“Grief was not a line, carrying you infinitely further from loss. You never knew when you would be sling-shot backward into its grip.”
The Mothers punches you in the heart. A novel telling the story of American’s black youth, which is a fresh and much-needed perspective in today’s literary world. Based in Oceanside, San Diego, The Mothers tells a story of Nadia Turner, a girl coping with her mother’s suicide and her strained relationship with her father (especially after his wife’s death). Beyond her grief, Nadia is effortlessly smart, beautiful, and about to head off to Michigan to start her college career. Before she goes she begins a relationship with the pastor’s son, Luke Sheppard. Luke is a former football star with a promising future until he was seriously injured, now he waits tables and floats through life considering how things would have been if the accident never happened. Luke and Nadia’s relationship becomes complex and the truth becomes murky, especially for Nadia, who hides her feelings and truths from everyone she loves and cares for. In reality, Nadia is searching for her mother, especially in the last place she was seen before her suicide, Upper Room, their local church, the place her father spends the majority of his time and energy, and the place Luke grew up to seemingly hate.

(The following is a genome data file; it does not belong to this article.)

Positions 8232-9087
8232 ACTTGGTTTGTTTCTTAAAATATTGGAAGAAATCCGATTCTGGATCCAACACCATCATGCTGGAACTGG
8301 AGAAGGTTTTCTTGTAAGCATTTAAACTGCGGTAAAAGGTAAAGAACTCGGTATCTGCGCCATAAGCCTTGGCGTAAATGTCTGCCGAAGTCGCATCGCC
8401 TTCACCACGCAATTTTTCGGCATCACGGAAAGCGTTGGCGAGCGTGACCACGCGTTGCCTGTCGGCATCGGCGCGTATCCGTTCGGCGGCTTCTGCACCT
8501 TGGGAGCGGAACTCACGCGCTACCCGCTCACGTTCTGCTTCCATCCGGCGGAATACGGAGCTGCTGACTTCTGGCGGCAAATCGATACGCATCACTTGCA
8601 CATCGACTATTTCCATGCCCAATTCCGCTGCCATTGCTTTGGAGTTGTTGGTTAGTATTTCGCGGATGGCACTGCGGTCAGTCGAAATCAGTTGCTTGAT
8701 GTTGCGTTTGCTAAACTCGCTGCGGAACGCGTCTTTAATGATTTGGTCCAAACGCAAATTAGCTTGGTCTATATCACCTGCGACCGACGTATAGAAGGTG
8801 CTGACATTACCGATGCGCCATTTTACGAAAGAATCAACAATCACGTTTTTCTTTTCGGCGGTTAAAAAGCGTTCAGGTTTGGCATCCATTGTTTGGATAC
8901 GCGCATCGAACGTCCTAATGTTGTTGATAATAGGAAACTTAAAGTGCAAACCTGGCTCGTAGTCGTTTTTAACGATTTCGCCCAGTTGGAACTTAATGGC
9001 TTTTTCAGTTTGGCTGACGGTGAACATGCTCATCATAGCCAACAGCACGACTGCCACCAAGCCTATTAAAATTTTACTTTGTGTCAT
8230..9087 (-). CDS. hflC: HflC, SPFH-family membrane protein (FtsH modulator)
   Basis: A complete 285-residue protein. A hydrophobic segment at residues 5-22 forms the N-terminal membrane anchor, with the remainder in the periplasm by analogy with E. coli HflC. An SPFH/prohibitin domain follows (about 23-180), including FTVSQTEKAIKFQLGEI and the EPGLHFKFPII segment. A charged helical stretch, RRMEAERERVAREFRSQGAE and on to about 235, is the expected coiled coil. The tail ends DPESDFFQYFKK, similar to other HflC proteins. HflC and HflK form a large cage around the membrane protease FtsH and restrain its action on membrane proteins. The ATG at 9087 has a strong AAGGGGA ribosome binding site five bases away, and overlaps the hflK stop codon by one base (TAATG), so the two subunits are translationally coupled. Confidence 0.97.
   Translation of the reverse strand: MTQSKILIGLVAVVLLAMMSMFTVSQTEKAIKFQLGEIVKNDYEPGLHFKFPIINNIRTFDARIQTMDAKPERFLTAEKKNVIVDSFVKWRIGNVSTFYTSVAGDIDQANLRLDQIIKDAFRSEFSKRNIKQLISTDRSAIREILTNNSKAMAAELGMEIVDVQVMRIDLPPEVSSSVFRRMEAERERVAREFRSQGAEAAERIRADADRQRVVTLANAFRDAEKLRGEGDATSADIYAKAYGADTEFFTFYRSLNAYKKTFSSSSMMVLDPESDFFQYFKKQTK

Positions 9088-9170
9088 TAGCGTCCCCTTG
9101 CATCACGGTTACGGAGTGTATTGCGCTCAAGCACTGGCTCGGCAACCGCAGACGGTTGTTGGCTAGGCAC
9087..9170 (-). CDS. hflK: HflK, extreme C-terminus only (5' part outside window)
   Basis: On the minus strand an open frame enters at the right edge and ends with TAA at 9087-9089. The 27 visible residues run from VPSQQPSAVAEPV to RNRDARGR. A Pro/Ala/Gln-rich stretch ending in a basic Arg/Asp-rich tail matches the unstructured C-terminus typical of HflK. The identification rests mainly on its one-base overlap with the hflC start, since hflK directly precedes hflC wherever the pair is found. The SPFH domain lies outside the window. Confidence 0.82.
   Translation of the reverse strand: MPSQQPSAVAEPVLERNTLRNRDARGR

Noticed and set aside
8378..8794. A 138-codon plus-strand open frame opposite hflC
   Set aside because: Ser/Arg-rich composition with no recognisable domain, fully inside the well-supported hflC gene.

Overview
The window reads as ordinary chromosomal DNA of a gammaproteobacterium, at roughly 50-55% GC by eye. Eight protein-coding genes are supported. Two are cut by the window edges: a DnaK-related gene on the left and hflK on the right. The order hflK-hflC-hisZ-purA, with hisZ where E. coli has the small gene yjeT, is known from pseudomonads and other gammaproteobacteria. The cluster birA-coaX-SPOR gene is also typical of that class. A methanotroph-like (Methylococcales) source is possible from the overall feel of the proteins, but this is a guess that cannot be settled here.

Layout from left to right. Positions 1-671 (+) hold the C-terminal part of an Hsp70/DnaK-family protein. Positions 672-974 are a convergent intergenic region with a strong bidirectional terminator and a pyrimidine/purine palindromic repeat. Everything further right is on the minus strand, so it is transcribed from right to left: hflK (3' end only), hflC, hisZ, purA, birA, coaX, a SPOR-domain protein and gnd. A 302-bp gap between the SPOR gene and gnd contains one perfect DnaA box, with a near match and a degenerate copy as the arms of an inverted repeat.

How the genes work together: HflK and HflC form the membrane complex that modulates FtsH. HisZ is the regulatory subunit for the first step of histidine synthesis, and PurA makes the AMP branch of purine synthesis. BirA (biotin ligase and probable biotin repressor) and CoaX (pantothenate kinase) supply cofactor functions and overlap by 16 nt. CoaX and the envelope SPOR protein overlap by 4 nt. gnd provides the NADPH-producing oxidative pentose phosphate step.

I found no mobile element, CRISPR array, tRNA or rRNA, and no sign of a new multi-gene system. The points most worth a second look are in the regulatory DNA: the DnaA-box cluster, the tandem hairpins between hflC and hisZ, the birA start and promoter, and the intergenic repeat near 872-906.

The Mothers follows Nadia, Luke, and best friend Aubrey from teen into adulthood, shifting between their perspectives. This novel is interesting in that way because it would seem that the whole of the story is told in the third person, but we are introduced into The Mothers, who seem to be telling the story of their youth in comparison to Nadia and Luke’s youth. I liked the switching of perspectives, it added a depth to the story and brought meaning as to why the events that unfold are important to acknowledge and understand.
I really enjoyed the overall complexity and tone of this novel. I felt that I connected deeply to the story line as someone who lost my mother at a young and trying age. The importance of a mother figure, as well as motherhood, is heavily emphasized through Nadia and Aubrey’s growing pains. Each girl is motherless, both strong, but still yearning and searching for their mother’s approval, advice, and love. And the question remains making your way through this story, would our choices be different if we had our mothers there to help guide us? Or, are our choices even our own when a parent chooses to walk out on a child, as both Nadia and Aubrey’s mothers chose?
Aside from motherhood and frankly, relationships, choice is the underpinning of this novel. And this concept really opened my eyes to my own choices, failures, and successes, which is something I love in a book. Beyond Nadia and Aubrey’s choices or possibly lack thereof, how are their choices influenced by being black women? Or is their path of expectations set in stone?
Honestly, this was such a beautifully devastating and important read. I would recommend The Mothers to everyone and anyone looking to reevaluate life, friendships, love, and choice, but also, I would recommend this book as a painful look into being a black woman and the expectations and stereotypes pinned to you from birth.
Overall, I gave this book a 4/5 stars!
-Stephanie, Teen LTA